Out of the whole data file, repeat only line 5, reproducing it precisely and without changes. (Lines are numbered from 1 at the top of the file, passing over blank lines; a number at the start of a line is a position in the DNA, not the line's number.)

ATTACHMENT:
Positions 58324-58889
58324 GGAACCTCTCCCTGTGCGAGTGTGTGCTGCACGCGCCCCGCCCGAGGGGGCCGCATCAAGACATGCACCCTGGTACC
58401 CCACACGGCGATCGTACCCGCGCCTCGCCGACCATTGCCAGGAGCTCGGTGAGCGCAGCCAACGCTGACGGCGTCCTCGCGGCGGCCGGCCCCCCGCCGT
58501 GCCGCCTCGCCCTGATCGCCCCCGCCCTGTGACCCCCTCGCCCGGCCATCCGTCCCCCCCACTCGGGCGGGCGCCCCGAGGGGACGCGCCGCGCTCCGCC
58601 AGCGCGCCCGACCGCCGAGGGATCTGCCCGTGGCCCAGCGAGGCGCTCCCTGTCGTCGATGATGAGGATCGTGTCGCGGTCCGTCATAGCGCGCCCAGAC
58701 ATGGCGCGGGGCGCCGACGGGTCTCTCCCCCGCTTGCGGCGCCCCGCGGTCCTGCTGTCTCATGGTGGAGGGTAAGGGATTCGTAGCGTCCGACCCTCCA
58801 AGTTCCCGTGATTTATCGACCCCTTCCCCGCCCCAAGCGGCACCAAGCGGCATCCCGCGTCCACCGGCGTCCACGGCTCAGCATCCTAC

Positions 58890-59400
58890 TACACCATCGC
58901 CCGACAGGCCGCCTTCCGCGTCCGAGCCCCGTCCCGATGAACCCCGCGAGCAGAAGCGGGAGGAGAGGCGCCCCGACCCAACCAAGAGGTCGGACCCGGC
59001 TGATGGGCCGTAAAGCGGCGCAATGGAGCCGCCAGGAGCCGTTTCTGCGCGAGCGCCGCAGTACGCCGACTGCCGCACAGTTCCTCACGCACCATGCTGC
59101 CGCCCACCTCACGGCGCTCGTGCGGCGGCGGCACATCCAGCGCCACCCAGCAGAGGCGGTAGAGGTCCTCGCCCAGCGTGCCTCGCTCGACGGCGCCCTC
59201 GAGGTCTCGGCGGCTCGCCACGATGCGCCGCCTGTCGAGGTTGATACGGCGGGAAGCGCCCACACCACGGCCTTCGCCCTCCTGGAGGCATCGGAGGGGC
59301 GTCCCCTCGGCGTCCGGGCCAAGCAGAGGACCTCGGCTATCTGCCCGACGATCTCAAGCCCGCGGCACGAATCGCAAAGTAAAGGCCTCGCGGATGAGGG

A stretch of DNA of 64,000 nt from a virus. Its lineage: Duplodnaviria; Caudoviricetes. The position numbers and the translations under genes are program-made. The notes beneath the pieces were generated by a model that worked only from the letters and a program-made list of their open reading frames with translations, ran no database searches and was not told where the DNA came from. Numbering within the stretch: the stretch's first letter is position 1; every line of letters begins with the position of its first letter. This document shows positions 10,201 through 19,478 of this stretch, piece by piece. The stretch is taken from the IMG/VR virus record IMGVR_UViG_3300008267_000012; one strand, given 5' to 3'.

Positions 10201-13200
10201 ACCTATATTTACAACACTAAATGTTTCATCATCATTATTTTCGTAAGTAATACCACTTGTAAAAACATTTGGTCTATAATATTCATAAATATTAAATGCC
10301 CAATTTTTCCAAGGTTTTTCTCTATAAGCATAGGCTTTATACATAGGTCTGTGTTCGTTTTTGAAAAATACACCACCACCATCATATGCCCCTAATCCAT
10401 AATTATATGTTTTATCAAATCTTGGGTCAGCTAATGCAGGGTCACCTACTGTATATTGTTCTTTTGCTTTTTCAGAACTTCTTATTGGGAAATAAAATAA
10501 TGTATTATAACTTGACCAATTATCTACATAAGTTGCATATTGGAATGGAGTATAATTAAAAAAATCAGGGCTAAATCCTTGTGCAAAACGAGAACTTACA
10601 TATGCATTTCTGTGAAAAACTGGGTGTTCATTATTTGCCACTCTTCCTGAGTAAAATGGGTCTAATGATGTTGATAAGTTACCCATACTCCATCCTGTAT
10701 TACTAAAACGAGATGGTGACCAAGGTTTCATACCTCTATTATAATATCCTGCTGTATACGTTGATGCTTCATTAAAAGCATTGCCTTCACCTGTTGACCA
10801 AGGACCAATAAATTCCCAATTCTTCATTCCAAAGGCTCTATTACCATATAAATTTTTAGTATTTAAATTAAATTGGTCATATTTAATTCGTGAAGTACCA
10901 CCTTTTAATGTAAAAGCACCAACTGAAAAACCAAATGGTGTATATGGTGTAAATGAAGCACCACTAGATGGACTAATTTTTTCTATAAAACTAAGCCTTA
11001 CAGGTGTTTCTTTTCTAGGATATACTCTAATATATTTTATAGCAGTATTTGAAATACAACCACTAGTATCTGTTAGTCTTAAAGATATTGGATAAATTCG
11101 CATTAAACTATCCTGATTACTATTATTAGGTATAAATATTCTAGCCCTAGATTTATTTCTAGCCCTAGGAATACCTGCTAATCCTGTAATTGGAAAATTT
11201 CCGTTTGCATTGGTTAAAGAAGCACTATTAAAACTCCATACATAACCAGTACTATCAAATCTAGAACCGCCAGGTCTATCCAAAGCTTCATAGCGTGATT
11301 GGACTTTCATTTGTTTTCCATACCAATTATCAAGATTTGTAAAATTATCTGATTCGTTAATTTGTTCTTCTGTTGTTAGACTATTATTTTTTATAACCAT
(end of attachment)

58601 AGCGCGCCCGACCGCCGAGGGATCTGCCCGTGGCCCAGCGAGGCGCTCCCTGTCGTCGATGATGAGGATCGTGTCGCGGTCCGTCATAGCGCGCCCAGAC